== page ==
Despite a weight of 5,000 pounds (and remember, this is a two-wheeler the 4x4 bends the scale at 5,300 pounds), the Armada moves out quickly when prodded; nearly 400 pound-feet of torque can do that for you. A burly exhaust note adds to the enjoyment of the V8, inspiring one driver to compare its sound to that of an old muscle car.
Considering the Armada's independent, double wishbone suspension architecture (even the 4WD has it), we expected the handling and ride characteristics to be top-notch. In addition, our tester had the Tow Package that includes a self-leveling rear air suspension. But in spite of how impressive these specs look on paper, it still couldn't match the Sequoia. The Armada is comfortable under the non-demanding conditions of the freeway, but when challenged by twisty roads or the rutted and rock-strewn terrain of our off-road loop, it felt stiff-legged and lethargic compared to the Toyota's supple and more responsive chassis. Yes, our Armada was equipped with an Off-Road suspension package and the air suspension didn't seem to be working right on our preproduction truck, but still, these impressions jibe with those we felt in an earlier first drive we did on the Armada.
After the numbers were tallied, the Armada came in behind the Sequoia, but it was a close one, with only seven points separating the two. A roomy cabin, a powerhouse drivetrain and "out-of-the-box" styling are the Armada's strengths. With its potent performance and hefty towing ability, the Armada should be at the top of the list for those who need a 'ute that can easily tow a supersized trailer or boat. The other 80 percent of those considering the purchase of a full-size SUV would be better served by the more comfortable, more refined and easier to handle Sequoia.
Senior Road Test Editor Ed Hellwig says: Call me a sucker for a serious motor, but the Armada blew me away with its burly power plant. Up until now, the Chevy Tahoe/GMC Yukon twins were the only option if you wanted a full-size SUV with major-league power, but the Armada feels like it may have them beat. Not only is its big V8 capable of propelling the monster SUV with surprising gusto, it has a deep, throaty sound that makes GM's Vortec V8 sound like it's running on half its cylinders. I found myself mashing the throttle over and over again just to hear the motor wind itself out. Cruising on the freeway, however, there's little engine noise and even tire noise is negligible despite the huge 17-inch off-road tires. Strong brakes and a respectable turning radius are additional pluses that make it less cumbersome than you might think.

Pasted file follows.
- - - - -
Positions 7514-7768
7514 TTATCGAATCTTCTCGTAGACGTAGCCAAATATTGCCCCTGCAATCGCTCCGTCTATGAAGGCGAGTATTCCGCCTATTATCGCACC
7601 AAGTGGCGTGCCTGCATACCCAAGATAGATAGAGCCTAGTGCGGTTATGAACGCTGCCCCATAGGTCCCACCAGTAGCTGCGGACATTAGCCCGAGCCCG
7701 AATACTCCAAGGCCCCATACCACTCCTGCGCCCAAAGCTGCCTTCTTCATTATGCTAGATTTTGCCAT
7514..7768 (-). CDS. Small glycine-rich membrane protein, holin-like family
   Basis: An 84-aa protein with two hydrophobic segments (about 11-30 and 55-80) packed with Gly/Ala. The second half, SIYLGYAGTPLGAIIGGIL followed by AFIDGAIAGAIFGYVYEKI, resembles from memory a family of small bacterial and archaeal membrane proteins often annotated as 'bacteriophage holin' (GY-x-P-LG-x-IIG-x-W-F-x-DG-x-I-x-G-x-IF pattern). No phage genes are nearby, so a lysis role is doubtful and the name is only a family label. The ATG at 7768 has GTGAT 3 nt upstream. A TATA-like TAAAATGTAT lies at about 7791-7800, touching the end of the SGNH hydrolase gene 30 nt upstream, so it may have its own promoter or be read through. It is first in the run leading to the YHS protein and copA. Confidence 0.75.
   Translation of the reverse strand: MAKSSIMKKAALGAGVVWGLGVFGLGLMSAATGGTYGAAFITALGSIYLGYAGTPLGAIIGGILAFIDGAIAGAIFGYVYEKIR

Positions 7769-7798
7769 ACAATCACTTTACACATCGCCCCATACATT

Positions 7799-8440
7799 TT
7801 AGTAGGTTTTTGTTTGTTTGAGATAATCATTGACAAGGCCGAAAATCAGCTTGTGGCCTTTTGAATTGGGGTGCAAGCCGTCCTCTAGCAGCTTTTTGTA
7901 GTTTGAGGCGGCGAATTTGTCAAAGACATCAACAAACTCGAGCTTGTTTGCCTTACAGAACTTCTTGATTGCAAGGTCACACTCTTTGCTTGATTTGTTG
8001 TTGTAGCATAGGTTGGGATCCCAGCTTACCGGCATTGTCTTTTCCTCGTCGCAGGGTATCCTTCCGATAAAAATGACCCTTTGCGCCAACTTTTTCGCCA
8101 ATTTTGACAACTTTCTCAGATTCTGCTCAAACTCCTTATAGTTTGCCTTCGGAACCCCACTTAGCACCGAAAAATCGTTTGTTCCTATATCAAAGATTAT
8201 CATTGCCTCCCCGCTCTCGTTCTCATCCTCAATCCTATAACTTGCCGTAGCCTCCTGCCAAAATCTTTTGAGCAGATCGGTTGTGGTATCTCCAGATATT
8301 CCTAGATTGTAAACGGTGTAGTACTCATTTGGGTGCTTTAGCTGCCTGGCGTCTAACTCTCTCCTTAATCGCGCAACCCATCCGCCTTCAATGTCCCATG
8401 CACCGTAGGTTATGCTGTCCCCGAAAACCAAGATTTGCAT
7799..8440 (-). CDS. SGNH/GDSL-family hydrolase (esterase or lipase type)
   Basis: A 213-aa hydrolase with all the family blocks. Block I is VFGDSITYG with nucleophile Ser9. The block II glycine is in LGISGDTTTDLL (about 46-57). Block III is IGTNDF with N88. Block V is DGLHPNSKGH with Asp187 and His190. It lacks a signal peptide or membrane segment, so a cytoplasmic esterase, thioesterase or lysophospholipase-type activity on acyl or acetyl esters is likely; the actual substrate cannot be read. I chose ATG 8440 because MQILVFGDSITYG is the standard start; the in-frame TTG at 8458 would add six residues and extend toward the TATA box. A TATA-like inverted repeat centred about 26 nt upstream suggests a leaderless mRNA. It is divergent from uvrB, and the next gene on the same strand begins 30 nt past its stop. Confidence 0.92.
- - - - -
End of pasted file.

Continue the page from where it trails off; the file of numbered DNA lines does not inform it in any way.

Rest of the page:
The interior design doesn't do much for me, as it features typical Nissan amber backlighting and multiple shades of gray trim, but from a functionality standpoint it's hard to knock. I liked the multiple storage areas and the sweet-sounding stereo, but the cupholders are weak and the center console gives up space to the DVD player. Sitting in the second-row seats is almost as comfortable as the front, a design element that Nissan was smart to offer since it's likely to be appreciated more than a roomy third row. The flat-folding seats are another well-executed feature that adds utility.
Deciding whether I would take the Armada over the Sequoia would be tough. As much as I like the Armada's monster engine and expansive size, the fact is that I would rarely make much use of either, a circumstance most drivers are likely to share. If, however, I knew that I was going to be towing a boat on a regular basis or wanted the extra space for family and friends, I wouldn't hesitate to get the Armada for a second.
Road Test Editor Erin Riches says: Nissan has authentically recreated the experience of driving a traditional domestic SUV. Seated behind the wheel of the Armada, you can feel every ounce of its full-size body and the 5.6-liter V8 propels it with all the authority of GM's Vortec 5300. Fortunately, the Armada is quite easy to maneuver for a truck its size the suspension provides a comfortable, controlled ride, and the steering is progressively weighted. Make no mistake, this isn't a vehicle you'll wish to drive on winding back roads, but it's well suited for highway cruising. Although the air suspension on our preproduction test vehicle was malfunctioning, it was apparent to me that the Armada is tough enough to take a beating off-road.
Inside, the Armada has a crisp industrial look and a simple control layout that's easy to figure out the moment you enter the vehicle. There's plenty of room in all directions the Nissan seemed to hold the practical advantage in shoulder and legroom in all three rows of seating. Even so, I could not get comfortable in the driver seat due to the flat cushioning. Although the Armada would seem the better choice for large families, buyers should consider their options carefully: The Nissan does offer more room, and its fold-flat third-row seat makes it easy to transition between hauling passengers and cargo. However, because the seat is not a split-folding design (as in the Sequoia, Expedition and Tahoe), owners have less flexibility in situations where there is a mix of passengers and cargo.